Any Carbon based heat source such as barbecue coal grill, propane burner, a camp fire’s afterglow, etc. can be a source of poisonous Carbon Monoxide (CO) if not enough oxygen is available for combustion. Since CO easily mixes with air, it’s easy to get rid of the risk if some ventilation flow is...
Any Carbon based heat source such as barbecue coal grill, propane burner, a camp fire’s afterglow, etc. can be a source of poisonous Carbon Monoxide (CO) if not enough oxygen is available for combustion. Since CO easily mixes with air, it’s easy to get rid of the risk if some ventilation flow is arranged — ideally using ground level and tent apex vents, because the rising column of hot air creates air flow and mixing, with fresh air being drawn in at the bottom of the tent even when it’s not windy — this is how a Tentipi Nordic tipi works.
All Tentipi Nordic tipis are designed for the safe use of a fire or stove. The designs are based upon traditional Sami shelters, where the presence of a fire was an essential part of their way of life, and this safe use of fire incorporated the use of venting. In practice, it’s only the campfire’s afterglow or charcoals which may create a problem. These glowing fuels don’t emit smoke, and the temptation is to close off ventilation to conserve heat. Be aware that as long it’s glowing, some ventilation needs to be provided to the fire. The message is a simple, but very important one — if you use a fire , you need good venting for its safe use.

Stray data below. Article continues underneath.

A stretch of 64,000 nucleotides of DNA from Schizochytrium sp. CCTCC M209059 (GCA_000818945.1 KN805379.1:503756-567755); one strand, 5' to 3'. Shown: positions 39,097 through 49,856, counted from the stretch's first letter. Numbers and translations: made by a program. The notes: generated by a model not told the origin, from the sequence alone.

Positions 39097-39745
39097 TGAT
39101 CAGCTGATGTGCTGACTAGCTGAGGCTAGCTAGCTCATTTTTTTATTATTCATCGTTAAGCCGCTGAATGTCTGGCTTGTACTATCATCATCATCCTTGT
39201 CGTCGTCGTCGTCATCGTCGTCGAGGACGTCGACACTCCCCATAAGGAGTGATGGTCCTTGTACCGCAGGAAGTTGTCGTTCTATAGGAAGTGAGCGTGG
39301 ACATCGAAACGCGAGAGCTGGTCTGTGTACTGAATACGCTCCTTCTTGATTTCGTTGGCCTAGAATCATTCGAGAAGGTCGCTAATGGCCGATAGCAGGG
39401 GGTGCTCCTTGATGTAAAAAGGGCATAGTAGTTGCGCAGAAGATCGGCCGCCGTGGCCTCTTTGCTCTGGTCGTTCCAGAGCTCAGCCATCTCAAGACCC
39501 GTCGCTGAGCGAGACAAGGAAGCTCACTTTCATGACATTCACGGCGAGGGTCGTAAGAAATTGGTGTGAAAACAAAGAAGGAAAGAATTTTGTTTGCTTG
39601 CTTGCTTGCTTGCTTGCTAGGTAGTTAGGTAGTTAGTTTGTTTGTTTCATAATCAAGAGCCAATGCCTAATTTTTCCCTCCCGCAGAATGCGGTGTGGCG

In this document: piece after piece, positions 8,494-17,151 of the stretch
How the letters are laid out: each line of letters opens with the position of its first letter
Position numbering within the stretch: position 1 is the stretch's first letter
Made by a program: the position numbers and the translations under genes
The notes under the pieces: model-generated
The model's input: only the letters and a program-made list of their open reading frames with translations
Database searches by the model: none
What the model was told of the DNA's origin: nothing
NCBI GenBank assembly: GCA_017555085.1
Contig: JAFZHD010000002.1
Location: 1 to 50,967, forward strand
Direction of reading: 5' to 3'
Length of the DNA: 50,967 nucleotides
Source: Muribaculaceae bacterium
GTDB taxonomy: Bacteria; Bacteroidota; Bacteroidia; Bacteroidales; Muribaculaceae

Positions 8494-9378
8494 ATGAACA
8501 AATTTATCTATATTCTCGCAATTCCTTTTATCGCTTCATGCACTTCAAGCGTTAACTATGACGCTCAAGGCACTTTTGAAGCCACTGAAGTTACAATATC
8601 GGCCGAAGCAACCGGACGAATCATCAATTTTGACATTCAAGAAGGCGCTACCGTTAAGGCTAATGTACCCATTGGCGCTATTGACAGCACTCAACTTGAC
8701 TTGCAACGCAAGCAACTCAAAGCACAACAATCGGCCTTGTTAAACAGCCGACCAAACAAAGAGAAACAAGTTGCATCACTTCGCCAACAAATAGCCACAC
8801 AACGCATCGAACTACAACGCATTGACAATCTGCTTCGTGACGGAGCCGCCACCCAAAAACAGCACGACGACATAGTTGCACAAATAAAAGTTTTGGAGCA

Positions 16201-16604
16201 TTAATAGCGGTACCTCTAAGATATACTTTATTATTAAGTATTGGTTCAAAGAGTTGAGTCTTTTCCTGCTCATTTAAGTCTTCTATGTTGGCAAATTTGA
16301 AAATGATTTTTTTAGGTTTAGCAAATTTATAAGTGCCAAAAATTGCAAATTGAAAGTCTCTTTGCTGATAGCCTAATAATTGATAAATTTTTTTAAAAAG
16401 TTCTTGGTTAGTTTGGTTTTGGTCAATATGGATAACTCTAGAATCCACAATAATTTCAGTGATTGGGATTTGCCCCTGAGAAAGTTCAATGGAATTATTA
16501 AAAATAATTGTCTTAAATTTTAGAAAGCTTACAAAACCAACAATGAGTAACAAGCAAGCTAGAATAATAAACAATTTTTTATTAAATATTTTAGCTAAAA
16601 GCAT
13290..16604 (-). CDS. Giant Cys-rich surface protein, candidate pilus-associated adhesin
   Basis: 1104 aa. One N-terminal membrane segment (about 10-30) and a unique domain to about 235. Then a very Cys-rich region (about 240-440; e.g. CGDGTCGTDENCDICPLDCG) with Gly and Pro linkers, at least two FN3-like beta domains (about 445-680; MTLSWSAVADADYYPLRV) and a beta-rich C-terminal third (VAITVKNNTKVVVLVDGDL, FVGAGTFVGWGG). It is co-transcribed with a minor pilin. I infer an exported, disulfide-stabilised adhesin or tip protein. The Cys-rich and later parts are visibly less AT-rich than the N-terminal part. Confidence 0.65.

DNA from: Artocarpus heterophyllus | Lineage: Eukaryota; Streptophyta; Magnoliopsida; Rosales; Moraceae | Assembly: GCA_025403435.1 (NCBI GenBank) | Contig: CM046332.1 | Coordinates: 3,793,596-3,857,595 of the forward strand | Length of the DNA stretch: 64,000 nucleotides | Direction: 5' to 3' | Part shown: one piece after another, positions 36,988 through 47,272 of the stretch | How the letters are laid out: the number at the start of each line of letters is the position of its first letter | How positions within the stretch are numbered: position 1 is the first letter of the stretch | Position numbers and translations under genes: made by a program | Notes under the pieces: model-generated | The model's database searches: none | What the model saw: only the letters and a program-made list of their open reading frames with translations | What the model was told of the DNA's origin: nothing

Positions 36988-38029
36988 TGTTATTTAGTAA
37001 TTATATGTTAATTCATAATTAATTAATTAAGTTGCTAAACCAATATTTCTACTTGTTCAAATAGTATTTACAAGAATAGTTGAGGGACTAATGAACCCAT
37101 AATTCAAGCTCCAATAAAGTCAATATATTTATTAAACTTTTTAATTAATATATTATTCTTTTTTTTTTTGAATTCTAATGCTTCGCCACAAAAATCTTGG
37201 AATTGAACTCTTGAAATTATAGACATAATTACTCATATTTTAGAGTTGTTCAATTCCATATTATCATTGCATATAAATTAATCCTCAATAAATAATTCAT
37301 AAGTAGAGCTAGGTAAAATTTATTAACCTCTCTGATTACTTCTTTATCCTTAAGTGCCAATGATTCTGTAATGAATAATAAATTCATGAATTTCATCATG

We recommend that you completely extinguish your fire before closing off tent vents. This will prevent the build-up of carbon monoxide. For complete peace of mind, invest a small amount of money in a portable carbon monoxide alarm.
When using an Eldfell stove in your Nordic tipi, any CO problems are negligible. Burning fuel within the stove creates heat, and warm gases rise through the chimney exiting the roof. This creates lower pressure inside the stove, and prevents gases from exiting to the tent. In the (highly unlikely) situation where someone makes the tent airtight (!), fresh air still enters the tent high up in the roof, from the space around the insulated chimney.
Reports of tragic accidents involving CO poisoning in tents seem to have two factors in common. The first concerns the use of charcoal barbecues, and the second concerns the design of the tent — most of which are never designed around the use of fire or stoves. For this reason, extra care needs to be taken with charcoal and smokeless fuels. Smoke is a warning of incomplete combustion, and your barbecue won’t provide this warning.